Report On Cuyahoga County Jail Could Come As Soon As Next Week
The Cuyahoga County Jail was back in the news this week when Administrative and Presiding Judge John Russo, representing the Common Pleas Court bench, accused county officials of indifference toward issues that may have contributed to the deaths of six inmates in three months.
"It is imperative that you and our County leaders respond in a timely manner to these concerns," Judge Russo wrote in a letter to County Executive Armond Budish.
Last month, Budish asked Pete Elliott, the U.S. Marshal for the Northern District of Ohio, to bring in a team of federal inspectors to examine operations at the jail. Elliott says the inspection team's report could be finished as early as next week.
"The Chief of Compliance and Inspection with the U.S. Marshal Service has a team around the country and they do this all the time," Elliott said. "They do it at facilities in Michigan and California and New Mexico and all over the country."
Elliott says an inspection team typically consist of 15 to 20 members, and its observations and recommendations will be thorough and detailed.
"They look at detainee health care, security and control, safety and sanitation, the food service," Elliott said. "They look at the detainee grievance program. The staff, the training, policies, procedures, professional certification."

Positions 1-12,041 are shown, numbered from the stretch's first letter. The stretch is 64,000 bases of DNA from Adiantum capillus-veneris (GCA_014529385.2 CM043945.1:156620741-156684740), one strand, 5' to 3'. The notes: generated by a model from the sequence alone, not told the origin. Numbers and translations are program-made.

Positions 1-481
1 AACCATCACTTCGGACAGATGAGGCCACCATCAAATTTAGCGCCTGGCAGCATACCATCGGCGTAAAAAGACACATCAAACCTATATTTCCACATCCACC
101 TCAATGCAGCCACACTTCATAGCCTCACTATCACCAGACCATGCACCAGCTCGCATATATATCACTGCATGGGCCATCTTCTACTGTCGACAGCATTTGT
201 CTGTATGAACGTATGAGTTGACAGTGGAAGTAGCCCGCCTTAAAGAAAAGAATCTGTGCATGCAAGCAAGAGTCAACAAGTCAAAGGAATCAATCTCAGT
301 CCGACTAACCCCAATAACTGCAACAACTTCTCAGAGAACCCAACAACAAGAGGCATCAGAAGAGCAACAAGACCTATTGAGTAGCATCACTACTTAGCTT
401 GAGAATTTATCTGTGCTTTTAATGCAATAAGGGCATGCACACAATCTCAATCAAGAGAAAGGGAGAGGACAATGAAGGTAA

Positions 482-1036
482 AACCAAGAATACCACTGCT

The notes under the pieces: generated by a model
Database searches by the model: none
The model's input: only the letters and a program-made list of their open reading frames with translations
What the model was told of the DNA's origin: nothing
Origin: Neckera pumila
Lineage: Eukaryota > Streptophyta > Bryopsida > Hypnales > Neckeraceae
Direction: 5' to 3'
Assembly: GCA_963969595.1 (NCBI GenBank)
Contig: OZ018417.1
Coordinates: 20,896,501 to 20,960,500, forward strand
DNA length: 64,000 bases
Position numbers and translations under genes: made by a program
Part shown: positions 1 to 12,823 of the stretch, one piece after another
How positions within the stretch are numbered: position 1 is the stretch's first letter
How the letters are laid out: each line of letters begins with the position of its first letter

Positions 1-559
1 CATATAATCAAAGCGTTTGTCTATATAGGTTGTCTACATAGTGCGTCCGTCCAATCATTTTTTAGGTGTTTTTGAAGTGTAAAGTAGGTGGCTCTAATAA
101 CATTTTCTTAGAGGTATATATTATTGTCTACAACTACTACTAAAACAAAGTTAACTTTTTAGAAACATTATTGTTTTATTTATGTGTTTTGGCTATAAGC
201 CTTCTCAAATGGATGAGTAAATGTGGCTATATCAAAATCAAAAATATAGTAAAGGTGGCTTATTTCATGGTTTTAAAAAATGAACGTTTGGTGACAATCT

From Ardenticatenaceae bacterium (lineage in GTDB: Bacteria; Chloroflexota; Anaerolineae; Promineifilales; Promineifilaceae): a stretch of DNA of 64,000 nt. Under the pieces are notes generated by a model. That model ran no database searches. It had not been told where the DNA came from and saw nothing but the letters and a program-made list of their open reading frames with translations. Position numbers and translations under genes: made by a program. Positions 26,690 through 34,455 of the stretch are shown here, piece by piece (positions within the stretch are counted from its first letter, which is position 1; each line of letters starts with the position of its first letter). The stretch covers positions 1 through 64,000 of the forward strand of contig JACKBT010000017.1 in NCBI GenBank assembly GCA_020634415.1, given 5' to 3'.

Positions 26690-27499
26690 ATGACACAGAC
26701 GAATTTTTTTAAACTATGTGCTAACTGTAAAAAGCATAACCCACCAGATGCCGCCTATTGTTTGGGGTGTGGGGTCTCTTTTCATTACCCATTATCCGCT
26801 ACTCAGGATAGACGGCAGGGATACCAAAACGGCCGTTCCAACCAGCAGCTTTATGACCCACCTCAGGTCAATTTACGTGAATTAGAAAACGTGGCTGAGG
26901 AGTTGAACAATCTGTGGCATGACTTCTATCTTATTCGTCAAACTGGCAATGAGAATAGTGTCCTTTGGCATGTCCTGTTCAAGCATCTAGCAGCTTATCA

Elliott adds that any issues with overcrowding, which cleveland.com reports is routine at the 1,760-prisoner capacity jail, also will be addressed in the report.
He says the U.S. Marshals have a vested interest in the Cuyahoga County Jail because it typically houses about 50 federal prisoners a week. He says the federal government pays the county about $90 to $100 a day to house each inmate.
"There's millions of dollars that we give Cuyahoga County, but we expect the best, no matter where we house our inmates," Elliott said.
Elliott says the inspectors have likely adjusted their investigations to account for the rise of mental health issues and opioid use among inmates, but that overall national standards remain the same.
"An inmate is an inmate and they need to be treated equally all the way across the board, whether that is in Cuyahoga County or Detroit, Michigan, or Albuqueque, New Mexico," Elliott said.
Elliott says he's hopeful the county will act on the inspection team's recommendations.